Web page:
Another classic prog-rock album that picks up where Leftoverture left off.
Kronomyth 5.0: The peak of Kansas.
This and Leftoverture are the highest points in the catalog of Kansas — perhaps in American prog, period. Unlike their English prog counterparts, Kansas had found a workable hybrid between rococo excess and rock and roll. You’ll find this at work on songs like Portrait (He Knew) and Lightning’s Hand, which are equal parts boxing and musical ballet. And then there are those moments of sublime progfection, such as Point of Know Return and Closet Chronicles.
Although it’s not a concept as I understand it, the theme of man’s mortality runs through Point of Know Return. This is brilliantly captured on Dust in the Wind, a song whose lyrics have since been immortalized on countless high school yearbooks. (It’s hard to believe the song started as a finger-picking exercise for Kerry Livgren.) “The Closet Chronicles,” Helplessly Human, Sparks of the Tempest and Nobody’s Home all deal with life, death and the end of humanity. Maybe it’s the fact that Steve Walsh and Livgren were writing together, but Point of Know Return is remarkably consistent for a Kansas album. It’s hard to tell which songs were written by Livgren or Walsh and, for the first time, it doesn’t really matter.
At this point, Livgren and Walsh were the heart and soul of Kansas. Robby Steinhardt’s violin gets its fair share of the spotlight, while Rich Williams’ guitar doesn’t, and the rhythm section of Dave Hope and Phil Ehart bleed into the background. Despite the fact that Kansas technically had three lead singers, only one of them (Walsh) was strong enough to carry the band. In fact, on the songs where Steinhardt is given the lead (mostly the second side), I find myself wishing that Walsh had sung them instead.
The band decided to capitalize on their success with a tour and (in the post-Peter Frampton world) requisite live double album, Two for the Show. When they returned, however, something was different. Monolith was a good album, arguably underrated, but gone were the majestic heights of “Carry On Wayward Son” and “Point of Know Return.” In that sense, Point of Know Return is an accidental signpost that, indeed, the greenest days of Kansas were behind them. For a few years, though, the band shined brightly and that light still travels through time, visible in the deep black of polyvinyl night.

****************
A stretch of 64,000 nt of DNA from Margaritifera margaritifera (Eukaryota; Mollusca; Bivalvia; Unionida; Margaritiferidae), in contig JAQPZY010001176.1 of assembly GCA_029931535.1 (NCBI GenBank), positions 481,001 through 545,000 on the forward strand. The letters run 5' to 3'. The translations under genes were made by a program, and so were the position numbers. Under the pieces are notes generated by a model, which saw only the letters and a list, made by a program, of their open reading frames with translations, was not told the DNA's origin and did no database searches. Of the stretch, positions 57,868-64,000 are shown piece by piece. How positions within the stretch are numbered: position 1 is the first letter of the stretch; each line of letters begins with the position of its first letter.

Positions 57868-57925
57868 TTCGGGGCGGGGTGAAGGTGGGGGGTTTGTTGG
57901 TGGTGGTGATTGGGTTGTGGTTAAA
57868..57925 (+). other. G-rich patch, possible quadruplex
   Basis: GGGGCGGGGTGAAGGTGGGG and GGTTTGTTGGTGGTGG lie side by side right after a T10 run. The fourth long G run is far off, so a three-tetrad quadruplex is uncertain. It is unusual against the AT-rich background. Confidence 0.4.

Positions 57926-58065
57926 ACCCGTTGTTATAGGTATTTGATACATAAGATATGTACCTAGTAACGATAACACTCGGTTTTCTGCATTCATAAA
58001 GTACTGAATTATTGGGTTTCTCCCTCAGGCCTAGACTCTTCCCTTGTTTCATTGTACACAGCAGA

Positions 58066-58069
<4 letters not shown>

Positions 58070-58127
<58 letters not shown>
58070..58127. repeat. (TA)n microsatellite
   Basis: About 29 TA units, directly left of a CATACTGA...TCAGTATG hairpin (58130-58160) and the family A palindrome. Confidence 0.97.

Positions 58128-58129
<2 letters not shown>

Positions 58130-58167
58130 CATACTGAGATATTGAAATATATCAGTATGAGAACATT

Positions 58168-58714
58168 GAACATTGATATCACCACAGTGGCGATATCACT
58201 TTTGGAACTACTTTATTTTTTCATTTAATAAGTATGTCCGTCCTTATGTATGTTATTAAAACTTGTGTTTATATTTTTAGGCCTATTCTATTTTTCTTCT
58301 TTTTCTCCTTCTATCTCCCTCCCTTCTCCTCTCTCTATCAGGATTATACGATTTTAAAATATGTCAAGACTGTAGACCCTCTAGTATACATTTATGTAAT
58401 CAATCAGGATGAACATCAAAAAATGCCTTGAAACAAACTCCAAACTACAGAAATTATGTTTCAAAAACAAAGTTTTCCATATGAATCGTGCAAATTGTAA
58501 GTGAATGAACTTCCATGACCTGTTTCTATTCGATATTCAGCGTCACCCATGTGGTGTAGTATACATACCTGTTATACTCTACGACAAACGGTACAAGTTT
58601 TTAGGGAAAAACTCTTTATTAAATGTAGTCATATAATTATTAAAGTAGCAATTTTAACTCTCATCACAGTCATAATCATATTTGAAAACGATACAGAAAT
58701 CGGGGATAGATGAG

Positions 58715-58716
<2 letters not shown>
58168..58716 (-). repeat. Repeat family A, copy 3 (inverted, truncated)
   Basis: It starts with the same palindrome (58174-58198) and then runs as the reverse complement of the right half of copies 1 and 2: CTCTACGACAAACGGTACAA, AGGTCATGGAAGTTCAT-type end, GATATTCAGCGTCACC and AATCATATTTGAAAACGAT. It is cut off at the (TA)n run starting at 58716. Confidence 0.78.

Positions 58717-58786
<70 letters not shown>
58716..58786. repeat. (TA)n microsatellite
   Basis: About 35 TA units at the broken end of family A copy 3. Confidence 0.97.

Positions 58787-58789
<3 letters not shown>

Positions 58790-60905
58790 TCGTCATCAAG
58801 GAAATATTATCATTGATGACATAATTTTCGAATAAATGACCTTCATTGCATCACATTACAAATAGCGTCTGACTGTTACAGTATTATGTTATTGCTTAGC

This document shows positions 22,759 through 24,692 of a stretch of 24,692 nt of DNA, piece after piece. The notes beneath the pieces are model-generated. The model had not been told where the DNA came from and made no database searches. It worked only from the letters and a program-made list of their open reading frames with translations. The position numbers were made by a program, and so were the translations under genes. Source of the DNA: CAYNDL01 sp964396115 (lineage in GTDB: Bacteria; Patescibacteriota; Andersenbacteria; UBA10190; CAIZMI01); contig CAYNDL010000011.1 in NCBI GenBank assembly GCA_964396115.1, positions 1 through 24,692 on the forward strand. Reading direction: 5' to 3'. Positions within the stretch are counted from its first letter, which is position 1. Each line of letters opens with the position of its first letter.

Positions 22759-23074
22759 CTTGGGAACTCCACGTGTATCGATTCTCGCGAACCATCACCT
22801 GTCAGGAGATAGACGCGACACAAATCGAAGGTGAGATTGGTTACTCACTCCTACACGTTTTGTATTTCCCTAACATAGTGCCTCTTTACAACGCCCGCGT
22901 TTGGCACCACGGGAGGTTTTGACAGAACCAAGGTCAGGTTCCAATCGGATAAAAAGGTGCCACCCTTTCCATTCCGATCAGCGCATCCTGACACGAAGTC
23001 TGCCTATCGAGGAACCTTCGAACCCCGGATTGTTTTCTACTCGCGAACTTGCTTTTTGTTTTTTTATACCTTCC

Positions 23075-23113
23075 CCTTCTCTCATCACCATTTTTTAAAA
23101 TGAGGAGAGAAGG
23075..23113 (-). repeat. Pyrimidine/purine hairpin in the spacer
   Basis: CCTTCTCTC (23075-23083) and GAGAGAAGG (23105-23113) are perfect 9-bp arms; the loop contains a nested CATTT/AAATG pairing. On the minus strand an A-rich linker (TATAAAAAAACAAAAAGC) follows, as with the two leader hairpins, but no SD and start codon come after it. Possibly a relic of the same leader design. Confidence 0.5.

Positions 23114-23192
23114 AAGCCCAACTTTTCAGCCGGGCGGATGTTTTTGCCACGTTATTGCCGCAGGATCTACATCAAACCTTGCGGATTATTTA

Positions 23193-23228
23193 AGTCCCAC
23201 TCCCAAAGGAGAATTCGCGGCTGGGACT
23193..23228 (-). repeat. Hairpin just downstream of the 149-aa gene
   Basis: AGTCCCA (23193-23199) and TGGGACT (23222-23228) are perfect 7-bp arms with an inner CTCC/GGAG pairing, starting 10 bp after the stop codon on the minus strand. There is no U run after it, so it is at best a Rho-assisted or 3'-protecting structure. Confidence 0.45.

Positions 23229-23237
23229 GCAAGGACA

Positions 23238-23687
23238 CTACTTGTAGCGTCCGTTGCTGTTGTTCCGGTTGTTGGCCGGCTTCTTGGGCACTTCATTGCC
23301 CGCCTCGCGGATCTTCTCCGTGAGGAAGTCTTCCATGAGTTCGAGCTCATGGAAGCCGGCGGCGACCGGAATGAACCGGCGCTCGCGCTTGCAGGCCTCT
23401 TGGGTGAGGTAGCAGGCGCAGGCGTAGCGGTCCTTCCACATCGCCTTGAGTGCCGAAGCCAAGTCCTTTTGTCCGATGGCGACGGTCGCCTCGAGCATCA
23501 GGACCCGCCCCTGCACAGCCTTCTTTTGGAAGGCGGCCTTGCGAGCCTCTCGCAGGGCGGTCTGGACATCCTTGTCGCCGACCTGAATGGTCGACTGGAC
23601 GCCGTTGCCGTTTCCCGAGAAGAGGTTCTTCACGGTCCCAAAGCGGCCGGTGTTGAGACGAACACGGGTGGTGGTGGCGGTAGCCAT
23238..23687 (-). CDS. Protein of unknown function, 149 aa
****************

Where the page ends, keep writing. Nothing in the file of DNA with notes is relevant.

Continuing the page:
Original elpee version
A1. Point of Know Return (Steve Walsh/Kerry Livgren/Robby Steinhardt) (3:11)
A2. Paradox (Kerry Livgren/Steve Walsh) (3:49)
A3. The Spider (Steve Walsh) (2:08)
A4. Portrait (He Knew) (Kerry Livgren/Steve Walsh) (4:32)
A5. Closet Chronicles (Steve Walsh/Kerry Livgren) (6:30)
B1. Lightning’s Hand (Steve Walsh/Kerry Livgren) (4:21)
B2. Dust in the Wind (Kerry Livgren) (3:26)
B3. Sparks of the Tempest (Kerry Livgren/Steve Walsh) (4:15)
B4. Nobody’s Home (Kerry Livgren/Steve Walsh) (4:37)
B5. Helplessly Human (Kerry Livgren) (7:10)
CD reissue bonus tracks
11. Sparks of the Tempest (live)
12. Portait (He Knew) (remix)
Dave Hope (bass), Phil Ehart (drums, timpani, chimes, percussion), Kerry Livgren (synthesizers, piano, clavinet, electric and acoustic guitar, percussion), Robby Steinhardt (violins, viola, backing vocals, lead vocals), Steve Walsh (organ, synthesizers, vibraphone, piano, lead vocals, backing vocals, percussion), Rich Williams (electric and acoustic guitars). Produced by Jeff Glixman; engineered by Jeff Glixman, Terry Becker.
Artwork by Peter Lloyd.
Released on elpee and cassette on October 11, 1977 in the US (Kirshner, JZ/JZT 34929), the UK, Germany and the Netherlands (CBS, 82234) and Canada (Kirshner, PZ 34929) with lyrics innersleeve. Reached #4 on the US charts (RIAA-certified 4x platinum record).
- Re-packaged with Leftoverture on 2-for-1 cassette in 1982 in the US (Kirshner, GT 38564).
- Re-issued on compact disc in the US (Kirshner, ZK 34939).
- Re-released on expanded, remastered compact disc in 2002 worldwide (Sony, 5060322) with 2 bonus tracks.
2 thoughts on “[Review] Kansas: Point of Know Return (1977)”
I’m not ashamed to admit that I put that quote in my senior yearbook. No regerts.
I must have laughed about that all morning. Thank you. 🙂